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Cookie/Dough Shaping Chronology

by Phyllis Wetherill

(Written in 1994)

The dates which follow are approximate and should be used as a framework through which one can think about cutter development, a framework to be modified as information becomes available.

At some time in the history of mankind, people began shaping dough. Exactly what was done and when it was done is not recorded. Obviously, crude stamps with designs could have been made from clay near the river. Sweets could also be shaped by hand, beginning with a small ball of dough and stretching, pinching, folding, etc., according to the plan of the baker.

  • 2000 B.C. - Ceramic molds made in Egypt and Mesopetania.

  • 1475 A.D. - Earliest cookie cutter known was made.

  • 1500 - Intricately carved wooden molds were well developed in mid-European regions.

  • 1650 - Cookies cutters may begin to appear. Cookies without imprinted designs are easier to decorate than those made on exquisite molds.

  • 1750 - The cookie cutter existed apart from the carved mold. At the end of the century, after tinned metal reached the United States, tinsmiths begin making cutters.
  • 1850 - By this year or before, the development of machinery progressed to the point that interest could turn to the manufacture of cookie cutters. The first known documented catalog offering cutters is dated 1869. (Dover) By the turn of the century, many manufacturers offered cutters wholesale through catalogs. Retail catalogs also offered manufactured cookie cutters.
  • 1905 - Tinsmithing began to wane as cutters were both manufactured in the United States and imported from Europe, primarily from Germany. Advertising cutters were used by companies to proclaim their products.
  • 1920 - Cutters were made in large quantities from aluminum.
  • 1940 - Plastic cutters began to be made. Toward the end of the decade, the Educational Products Company began the manufacture of their 100,000.000 cutters.
  • 1950 - Plastic and metal cutters continued to be manufactured. During the Korean Conflict, scrap plastic was used to make cutters. Colors were mixed together, and marbleized cutters resulted.
  • 1970 - During this decade, the numbers of different designs as well as choice of styles of design increased. Tinsmiths and other crafts people re-established the art of cookie cutter making. Hallmark began their manufacture of plastic cutters. Several woodcarvers began to make carved wooden molds in the United States. An electric cookie press was developed. Developments in the United States were paralleled in Europe. The Cookie Cutter Collector’s Club was founded.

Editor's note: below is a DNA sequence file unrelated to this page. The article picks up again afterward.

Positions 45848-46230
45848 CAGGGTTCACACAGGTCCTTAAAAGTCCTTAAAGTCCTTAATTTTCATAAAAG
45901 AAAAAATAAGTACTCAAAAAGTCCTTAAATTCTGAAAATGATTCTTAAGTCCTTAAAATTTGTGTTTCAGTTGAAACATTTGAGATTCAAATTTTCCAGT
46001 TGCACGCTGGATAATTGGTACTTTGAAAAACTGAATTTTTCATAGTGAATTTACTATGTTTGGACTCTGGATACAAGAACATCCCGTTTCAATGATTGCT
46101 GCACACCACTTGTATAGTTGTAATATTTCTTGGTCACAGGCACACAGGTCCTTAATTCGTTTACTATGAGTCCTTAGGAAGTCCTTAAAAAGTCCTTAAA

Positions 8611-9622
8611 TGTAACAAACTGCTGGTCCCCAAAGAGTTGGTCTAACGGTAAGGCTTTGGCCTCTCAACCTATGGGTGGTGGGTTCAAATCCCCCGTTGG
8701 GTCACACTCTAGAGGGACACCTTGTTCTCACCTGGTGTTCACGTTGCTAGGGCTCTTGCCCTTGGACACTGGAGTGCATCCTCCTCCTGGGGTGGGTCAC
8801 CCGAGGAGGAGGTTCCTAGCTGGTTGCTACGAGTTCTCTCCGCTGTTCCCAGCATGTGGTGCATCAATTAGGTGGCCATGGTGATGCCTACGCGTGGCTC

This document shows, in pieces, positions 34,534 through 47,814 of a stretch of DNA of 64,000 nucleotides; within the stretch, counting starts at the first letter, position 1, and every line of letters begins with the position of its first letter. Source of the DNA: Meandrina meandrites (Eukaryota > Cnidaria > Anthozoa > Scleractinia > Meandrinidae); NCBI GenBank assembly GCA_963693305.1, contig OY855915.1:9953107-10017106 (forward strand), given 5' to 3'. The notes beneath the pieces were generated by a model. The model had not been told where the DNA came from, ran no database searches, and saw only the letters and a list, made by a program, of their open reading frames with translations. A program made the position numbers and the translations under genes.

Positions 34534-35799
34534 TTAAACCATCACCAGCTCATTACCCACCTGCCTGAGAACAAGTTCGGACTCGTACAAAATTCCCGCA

• 1980 - The numbers of cookie cutters purchased rose swiftly, possibly because of an increase of spendable income. Antique cutters steadily increased in value. Collecting cutters replaced other hobbies for both men and women. The number of people collecting cutters also increased to the point that cutters became scarce. In the 1970’s, the number of women tinsmiths was one or two. In the 1980’s tinsmithing attracted women as well as men. The finances of cookie cutter making were such that manufacturers steadily looked for places to have cookie cutters made less expensively. Having cutters made in Japan gave way to Taiwan and then to Hong Kong and finally to China and Malaysia.
  • 1990 - Distributing companies on both sides of the Atlantic bought cutters from the same source and put their names on them. Identical sets of plastic cutters can be purchased with different company names. This phenomena had occurred earlier in the century when manufactured cutters from Germany and Czechoslovakia were sold in the United States under different names.

Since Phyllis wrote this in 1994 the following event has forever changed not only cookie cutter collecting but collecting in general.

  • 2000 - Ebay becomes a household world. The world's biggest online auction has established itself and sellers now use this medium to reach more collectors than ever before possible. You can sit at your computer and see listing of items for sale from the farthest parts of the globe. Collectors who used to be limited by not having the ability to travel are now on equal footing with anyone else in the world. This has led to the creation of a whole new market of "designer" cookie cutters, one-of-a-kind creations aimed at the collector and selling for very large prices.